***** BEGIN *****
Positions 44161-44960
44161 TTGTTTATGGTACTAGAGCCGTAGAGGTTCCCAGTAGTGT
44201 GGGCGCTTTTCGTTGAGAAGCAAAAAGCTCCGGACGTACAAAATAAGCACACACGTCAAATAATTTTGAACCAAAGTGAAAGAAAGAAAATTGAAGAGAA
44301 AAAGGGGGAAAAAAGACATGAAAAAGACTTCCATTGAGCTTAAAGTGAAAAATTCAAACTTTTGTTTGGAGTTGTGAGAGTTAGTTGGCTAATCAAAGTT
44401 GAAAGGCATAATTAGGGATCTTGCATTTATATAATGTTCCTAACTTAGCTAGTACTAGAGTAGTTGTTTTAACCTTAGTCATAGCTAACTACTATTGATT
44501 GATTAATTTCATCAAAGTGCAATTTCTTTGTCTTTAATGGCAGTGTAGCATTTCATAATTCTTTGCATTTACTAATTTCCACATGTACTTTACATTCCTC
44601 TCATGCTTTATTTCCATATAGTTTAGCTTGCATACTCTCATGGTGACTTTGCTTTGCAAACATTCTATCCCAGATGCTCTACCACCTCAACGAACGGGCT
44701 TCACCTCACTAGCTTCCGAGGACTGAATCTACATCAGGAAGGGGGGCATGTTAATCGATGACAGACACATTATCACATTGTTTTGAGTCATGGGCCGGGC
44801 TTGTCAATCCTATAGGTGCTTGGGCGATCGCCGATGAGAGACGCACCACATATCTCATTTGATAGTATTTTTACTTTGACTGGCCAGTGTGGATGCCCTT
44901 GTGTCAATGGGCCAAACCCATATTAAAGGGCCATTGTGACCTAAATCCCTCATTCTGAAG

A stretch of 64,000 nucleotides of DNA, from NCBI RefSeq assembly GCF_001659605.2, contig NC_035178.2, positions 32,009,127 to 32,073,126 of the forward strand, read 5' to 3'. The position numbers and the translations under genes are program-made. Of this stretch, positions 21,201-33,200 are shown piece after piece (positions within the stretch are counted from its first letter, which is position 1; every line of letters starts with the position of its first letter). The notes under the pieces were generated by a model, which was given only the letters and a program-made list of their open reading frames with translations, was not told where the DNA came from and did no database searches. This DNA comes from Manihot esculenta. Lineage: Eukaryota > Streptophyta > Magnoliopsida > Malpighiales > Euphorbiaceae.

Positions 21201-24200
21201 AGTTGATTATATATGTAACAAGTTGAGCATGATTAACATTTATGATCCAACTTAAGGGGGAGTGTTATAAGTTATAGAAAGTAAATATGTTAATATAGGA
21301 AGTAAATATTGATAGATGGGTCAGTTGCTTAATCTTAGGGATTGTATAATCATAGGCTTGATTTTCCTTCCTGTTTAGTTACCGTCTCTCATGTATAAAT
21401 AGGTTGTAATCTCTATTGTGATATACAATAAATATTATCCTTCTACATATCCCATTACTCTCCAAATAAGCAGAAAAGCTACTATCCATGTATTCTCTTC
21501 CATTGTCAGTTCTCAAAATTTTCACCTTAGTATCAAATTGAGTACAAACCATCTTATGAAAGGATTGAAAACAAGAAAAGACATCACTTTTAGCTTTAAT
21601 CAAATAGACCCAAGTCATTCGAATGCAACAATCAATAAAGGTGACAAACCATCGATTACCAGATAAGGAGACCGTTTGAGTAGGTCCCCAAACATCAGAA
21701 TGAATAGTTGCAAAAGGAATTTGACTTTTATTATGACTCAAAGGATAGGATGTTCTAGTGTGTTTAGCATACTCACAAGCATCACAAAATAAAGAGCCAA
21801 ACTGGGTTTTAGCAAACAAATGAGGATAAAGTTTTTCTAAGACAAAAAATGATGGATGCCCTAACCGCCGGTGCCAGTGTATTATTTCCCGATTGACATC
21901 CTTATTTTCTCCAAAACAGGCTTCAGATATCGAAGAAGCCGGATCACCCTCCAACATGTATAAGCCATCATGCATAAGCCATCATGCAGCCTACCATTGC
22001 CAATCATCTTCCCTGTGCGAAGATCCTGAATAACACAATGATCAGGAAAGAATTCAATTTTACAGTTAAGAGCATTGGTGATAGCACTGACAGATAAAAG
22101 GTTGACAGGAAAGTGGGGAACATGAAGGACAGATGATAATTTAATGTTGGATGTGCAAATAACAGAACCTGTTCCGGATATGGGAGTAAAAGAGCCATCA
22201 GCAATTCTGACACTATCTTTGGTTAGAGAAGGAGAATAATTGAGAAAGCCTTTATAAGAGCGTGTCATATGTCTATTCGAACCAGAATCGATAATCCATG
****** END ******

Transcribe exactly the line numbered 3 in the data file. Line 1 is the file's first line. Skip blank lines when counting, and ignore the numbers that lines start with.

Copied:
44201 GGGCGCTTTTCGTTGAGAAGCAAAAAGCTCCGGACGTACAAAATAAGCACACACGTCAAATAATTTTGAACCAAAGTGAAAGAAAGAAAATTGAAGAGAA